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'Talk to neighbors, spread the facts' on health care, says Obama

  • Story Highlights
  • Obama spoke to religious leaders and reporters on a conference call
  • Asked people to "talk to neighbors, spread the facts and speak the truth"
  • "That is just an extraordinary lie," Obama said of "death panel" rumor
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WASHINGTON (CNN) -- President Obama appealed Wednesday to faith-based groups to help garner support for his plan to overhaul the nation's health care system.

President Obama speaks at the White House Wednesday.

President Obama speaks at the White House Wednesday.

"I need you to knock on doors, talk to neighbors, spread the facts and speak the truth," he told religious leaders and reporters on a conference call that was streamed over the Web at

"This debate over health care goes to the heart of who we are as a people," he said. "I believe that nobody in America should be denied basic health care because he or she lacks health insurance."

Some 140,000 people participated in the call, the coalition of more than 30 faith-based groups that organized the event said in a written statement.

Obama urged the listeners to reject misinformation about his plans, noting, "There are some folks out there who are, frankly, bearing false witness."

He referred to some assertions as "ludicrous," and cited as an example rumors that the government is planning to set up "death panels" to determine the fate of the nation's elderly.

"That is just an extraordinary lie," he said, adding that it was based on a provision in the House legislation that would allow Medicare to reimburse someone who voluntarily sought counseling on how to set up a living will for the end of life.

"It gives an option that people who can afford fancy lawyers already experience," the Harvard-trained lawyer said.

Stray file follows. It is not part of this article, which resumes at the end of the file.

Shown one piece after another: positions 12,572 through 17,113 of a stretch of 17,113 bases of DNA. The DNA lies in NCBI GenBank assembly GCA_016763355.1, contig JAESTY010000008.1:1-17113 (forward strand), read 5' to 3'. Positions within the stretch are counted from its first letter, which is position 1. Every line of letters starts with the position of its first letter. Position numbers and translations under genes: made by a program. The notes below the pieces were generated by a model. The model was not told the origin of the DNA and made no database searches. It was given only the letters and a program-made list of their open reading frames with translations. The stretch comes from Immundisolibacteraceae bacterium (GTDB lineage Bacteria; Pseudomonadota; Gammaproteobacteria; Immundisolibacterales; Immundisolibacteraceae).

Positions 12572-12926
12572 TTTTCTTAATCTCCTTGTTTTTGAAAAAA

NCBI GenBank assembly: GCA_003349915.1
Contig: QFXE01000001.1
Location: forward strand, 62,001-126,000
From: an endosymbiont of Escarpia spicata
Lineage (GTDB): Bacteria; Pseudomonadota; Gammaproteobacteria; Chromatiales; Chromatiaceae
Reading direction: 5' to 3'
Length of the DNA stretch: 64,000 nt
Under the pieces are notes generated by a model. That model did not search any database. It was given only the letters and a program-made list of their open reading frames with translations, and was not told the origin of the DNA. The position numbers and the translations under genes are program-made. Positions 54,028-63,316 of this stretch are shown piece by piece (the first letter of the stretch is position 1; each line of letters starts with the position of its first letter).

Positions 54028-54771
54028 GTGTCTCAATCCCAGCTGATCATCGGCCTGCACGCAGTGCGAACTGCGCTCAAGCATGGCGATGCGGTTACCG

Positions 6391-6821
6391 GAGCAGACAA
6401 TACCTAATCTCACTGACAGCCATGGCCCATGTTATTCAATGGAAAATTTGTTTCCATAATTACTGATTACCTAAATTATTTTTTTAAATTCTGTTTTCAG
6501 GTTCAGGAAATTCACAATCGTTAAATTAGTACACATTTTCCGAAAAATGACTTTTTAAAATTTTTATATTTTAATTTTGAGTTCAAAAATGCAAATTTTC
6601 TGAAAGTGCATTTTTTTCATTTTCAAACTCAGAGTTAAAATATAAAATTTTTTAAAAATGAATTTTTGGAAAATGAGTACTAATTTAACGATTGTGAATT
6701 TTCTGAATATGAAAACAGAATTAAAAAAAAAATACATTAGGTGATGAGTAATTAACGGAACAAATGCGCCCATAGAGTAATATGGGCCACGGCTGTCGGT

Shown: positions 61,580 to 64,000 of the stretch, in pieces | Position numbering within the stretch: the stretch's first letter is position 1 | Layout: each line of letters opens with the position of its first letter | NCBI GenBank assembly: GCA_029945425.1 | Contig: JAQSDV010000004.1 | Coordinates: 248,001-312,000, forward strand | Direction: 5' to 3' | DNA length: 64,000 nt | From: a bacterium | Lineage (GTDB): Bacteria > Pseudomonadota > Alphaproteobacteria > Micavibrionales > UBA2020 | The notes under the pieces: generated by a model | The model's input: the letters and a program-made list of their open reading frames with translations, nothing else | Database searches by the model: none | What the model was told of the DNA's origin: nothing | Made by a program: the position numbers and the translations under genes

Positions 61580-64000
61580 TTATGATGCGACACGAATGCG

In addition, the plan does not provide health insurance to illegal aliens, it does not represent a government takeover of health care and it would not lead to government funding of abortion, he said.

"These are all fabrications that have been put out there in order to discourage people from meeting what I consider to be a core ethical and moral obligation: that is, that we look out for one another; that is, I am my brother's keeper, I am my sister's keeper. And in the wealthiest nation in the world right now we are neglecting to live up to that call." Video Watch a discussion of the emotion and rhetoric of some town hall meetings »

Obama, who took no questions, said the opposition was no surprise. "Throughout history, whenever we have sought to change this country for the better, there have always been those who wanted to preserve the status quo," he said. "These always boil down to a contest between hope and fear."

Prior to the call, Obama's director of domestic policy, Melody Barnes, said the president still believes that including a public option is the best way to achieve low-cost, affordable health care.


The public option has been a sticking point among some Republicans, who consider it to be the camel's nose under the tent of government-run health care.

But, she added, "he also said he's open to other ideas."

All About Health Care PolicyBarack ObamaCenters for Medicare & Medicaid Services

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